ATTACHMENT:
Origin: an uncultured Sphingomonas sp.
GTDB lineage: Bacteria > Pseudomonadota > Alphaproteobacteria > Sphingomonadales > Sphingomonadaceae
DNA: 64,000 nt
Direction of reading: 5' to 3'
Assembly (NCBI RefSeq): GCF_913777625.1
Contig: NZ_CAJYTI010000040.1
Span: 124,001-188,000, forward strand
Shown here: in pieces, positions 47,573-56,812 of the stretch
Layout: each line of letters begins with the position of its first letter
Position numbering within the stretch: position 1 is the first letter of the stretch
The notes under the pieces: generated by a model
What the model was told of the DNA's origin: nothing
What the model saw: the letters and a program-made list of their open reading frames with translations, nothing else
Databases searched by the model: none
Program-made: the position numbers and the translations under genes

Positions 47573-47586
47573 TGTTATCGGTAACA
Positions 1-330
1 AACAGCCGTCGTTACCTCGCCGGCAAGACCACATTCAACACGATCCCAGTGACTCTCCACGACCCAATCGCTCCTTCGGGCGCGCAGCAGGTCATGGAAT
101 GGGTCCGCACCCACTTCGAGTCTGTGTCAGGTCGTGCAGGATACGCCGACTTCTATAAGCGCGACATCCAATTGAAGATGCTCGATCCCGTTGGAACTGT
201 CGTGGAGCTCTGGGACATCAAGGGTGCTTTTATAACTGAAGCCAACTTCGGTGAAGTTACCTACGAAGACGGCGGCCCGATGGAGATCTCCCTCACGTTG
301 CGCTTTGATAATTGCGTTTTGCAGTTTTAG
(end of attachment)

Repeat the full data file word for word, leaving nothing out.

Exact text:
Origin: an uncultured Sphingomonas sp.
GTDB lineage: Bacteria > Pseudomonadota > Alphaproteobacteria > Sphingomonadales > Sphingomonadaceae
DNA: 64,000 nt
Direction of reading: 5' to 3'
Assembly (NCBI RefSeq): GCF_913777625.1
Contig: NZ_CAJYTI010000040.1
Span: 124,001-188,000, forward strand
Shown here: in pieces, positions 47,573-56,812 of the stretch
Layout: each line of letters begins with the position of its first letter
Position numbering within the stretch: position 1 is the first letter of the stretch
The notes under the pieces: generated by a model
What the model was told of the DNA's origin: nothing
What the model saw: the letters and a program-made list of their open reading frames with translations, nothing else
Databases searched by the model: none
Program-made: the position numbers and the translations under genes

Positions 47573-47586
47573 TGTTATCGGTAACA
Positions 1-330
1 AACAGCCGTCGTTACCTCGCCGGCAAGACCACATTCAACACGATCCCAGTGACTCTCCACGACCCAATCGCTCCTTCGGGCGCGCAGCAGGTCATGGAAT
101 GGGTCCGCACCCACTTCGAGTCTGTGTCAGGTCGTGCAGGATACGCCGACTTCTATAAGCGCGACATCCAATTGAAGATGCTCGATCCCGTTGGAACTGT
201 CGTGGAGCTCTGGGACATCAAGGGTGCTTTTATAACTGAAGCCAACTTCGGTGAAGTTACCTACGAAGACGGCGGCCCGATGGAGATCTCCCTCACGTTG
301 CGCTTTGATAATTGCGTTTTGCAGTTTTAG